Tell Rachel thx for info about Benedryl & oxycodone. Makes sense! I slept horribly post op but blamed it on the prednisone not the Percocet. Benedryl might have helped me sleep through both of those!

Please continue to update us as your healing progresses. :gift_heart:

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Happy healing❤️, looks like surgery went great, hopefully you will be feeling good results soon, keep icing

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With regards to the subluxated jaw, how long does that inflammation and pressure usually last?

I have intense deep pressure right by my TMJ that wraps around the front of my face occasionally.

Just wondering what you have noticed with regards to recovery for it. I’m now 12 days post op. I think I’m making very small progress with it each day but still feel the need to take Tylenol daily.

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I was told to take ibuprofen as if it were prescribed- 2 pills every 6 hours. I think it helps more with inflammation. I’m taking Tylenol too, when it hurts.
I’m icing almost constantly. It feels as if someone broke a bone in the side of my face ;). My left ear is also numb, like someone gave it a shot of novacaine
I’m avoiding solid foods still, although they told me I could try to chew.
It hurts the most where they removed the styloid process up by my ear, and my digastric muscle- if I move my tongue wrong it’s awful.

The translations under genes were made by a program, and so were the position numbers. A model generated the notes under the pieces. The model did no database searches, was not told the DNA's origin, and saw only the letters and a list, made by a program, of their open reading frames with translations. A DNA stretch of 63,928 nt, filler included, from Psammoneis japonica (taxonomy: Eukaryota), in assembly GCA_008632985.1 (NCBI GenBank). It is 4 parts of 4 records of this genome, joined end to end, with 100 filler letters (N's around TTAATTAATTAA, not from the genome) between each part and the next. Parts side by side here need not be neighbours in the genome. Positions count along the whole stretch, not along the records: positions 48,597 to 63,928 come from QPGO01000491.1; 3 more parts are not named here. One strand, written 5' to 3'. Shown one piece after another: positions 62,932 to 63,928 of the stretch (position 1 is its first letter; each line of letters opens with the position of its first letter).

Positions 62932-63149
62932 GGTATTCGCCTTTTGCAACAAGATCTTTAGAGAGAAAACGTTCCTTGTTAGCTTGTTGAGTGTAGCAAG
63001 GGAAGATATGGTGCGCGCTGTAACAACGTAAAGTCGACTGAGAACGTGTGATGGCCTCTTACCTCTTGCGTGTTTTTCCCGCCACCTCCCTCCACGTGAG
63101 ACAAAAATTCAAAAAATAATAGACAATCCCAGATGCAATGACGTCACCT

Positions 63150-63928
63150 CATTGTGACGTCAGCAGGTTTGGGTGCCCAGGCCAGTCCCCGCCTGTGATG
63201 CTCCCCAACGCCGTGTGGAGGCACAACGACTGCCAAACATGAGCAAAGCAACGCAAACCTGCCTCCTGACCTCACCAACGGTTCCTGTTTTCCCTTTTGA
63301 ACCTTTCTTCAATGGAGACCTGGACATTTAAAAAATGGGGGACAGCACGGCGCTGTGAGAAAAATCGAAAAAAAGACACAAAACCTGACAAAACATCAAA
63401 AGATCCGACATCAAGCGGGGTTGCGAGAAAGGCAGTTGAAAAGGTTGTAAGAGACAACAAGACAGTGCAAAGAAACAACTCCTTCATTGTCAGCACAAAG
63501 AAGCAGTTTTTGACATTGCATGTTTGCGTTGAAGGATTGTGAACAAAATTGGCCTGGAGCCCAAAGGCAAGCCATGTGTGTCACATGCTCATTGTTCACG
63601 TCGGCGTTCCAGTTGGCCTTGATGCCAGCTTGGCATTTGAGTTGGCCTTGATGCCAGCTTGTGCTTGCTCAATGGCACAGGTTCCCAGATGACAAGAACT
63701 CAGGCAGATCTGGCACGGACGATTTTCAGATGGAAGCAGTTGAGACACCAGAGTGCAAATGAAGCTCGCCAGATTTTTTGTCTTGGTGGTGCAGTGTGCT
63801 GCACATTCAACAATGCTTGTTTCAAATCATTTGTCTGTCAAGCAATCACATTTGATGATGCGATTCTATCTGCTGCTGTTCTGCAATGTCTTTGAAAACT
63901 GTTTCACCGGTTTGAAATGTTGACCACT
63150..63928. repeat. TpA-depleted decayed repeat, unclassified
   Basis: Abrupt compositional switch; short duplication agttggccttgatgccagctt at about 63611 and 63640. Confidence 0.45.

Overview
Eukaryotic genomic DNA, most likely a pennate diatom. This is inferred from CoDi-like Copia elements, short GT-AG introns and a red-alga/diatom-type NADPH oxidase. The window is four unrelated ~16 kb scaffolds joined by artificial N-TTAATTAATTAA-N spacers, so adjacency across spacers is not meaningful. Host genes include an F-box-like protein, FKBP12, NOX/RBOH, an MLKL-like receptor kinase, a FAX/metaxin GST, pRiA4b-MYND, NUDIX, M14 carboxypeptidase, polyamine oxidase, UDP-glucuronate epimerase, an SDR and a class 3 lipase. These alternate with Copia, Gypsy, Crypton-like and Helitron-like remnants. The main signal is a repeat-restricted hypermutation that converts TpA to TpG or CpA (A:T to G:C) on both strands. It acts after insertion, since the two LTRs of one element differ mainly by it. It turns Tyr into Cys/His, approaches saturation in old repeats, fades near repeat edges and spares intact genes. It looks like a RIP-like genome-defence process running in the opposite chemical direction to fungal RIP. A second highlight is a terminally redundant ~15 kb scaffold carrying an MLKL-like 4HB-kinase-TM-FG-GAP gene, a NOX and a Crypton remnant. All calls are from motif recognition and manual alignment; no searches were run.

Rachel helped me pick out this awesome smoothie maker for, like, $20. Another friend thought I should get a Nutribullet- those are over $100!!
I’m attaching pic of my last smoothie. :slight_smile:

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I think it took me about a month but I was 58 when I had my first surgery so you’ll most likely heal much more quickly because you have the advantage of “youth”. It did get better gradually so you won’t be feeling as bad as you do now in even another few days to a week.

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Looks YUMMY! @tokenegret! Can I come share the next one w/ you?! :stuck_out_tongue_winking_eye:

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I sure hope so. Today feels worse than yesterday. And yesterday worse then the day before. Tomorrow is my two week point from surgery, I know it’s super early and I am trying to be as patient as I can.

I’m just limited in my pain meds because I can only take Tylenol (I’m on eliquis) and I have bad side effects from oxy and unfortunately medical marijuana only works if I get really high which I am not always in the mood of doing.

I’m pretty sure the pain is surgical pain. It’s most intense right by my ears and TMJ and radiates to the front of my face and nose.

Definitely sounds like Trigeminal nerve. I’ve had pain in my nose from that nerve as well. Funny story…I mentioned it to my ENT when I was in for an appt. awhile ago, & he said, “How do you know it’s the TN?” I told him I know where the TN lies in my face. I pointed to the place in my nose where it hurt, & he shone his little light up my nose & said, “You’re right!” I guess he could see the nerve. I felt rather smug after that. :joy:

Try icing the side of your face & not just your neck. If ice makes it worse, try heat. I’ve found when icing a painful nerve, initially it increases the pain but as the cold sets in, things get kind of numb & after 15-20 min when I take the ice off, the pain is gone. Always make sure to put a cloth between your skin & the ice pack.

If your eating regular food, you might try going on a soft diet for a few days so you don’t need to chew much. Chewing could also be exacerbating the TN w/ the swelling that’s going on.

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Hmm, I was not thinking of TN for the nose pain because it’s more of a pressure like pain that feels like it’s coming from my ears, but if it doesn’t go away in due time I’ll definitely look into TN as the cause.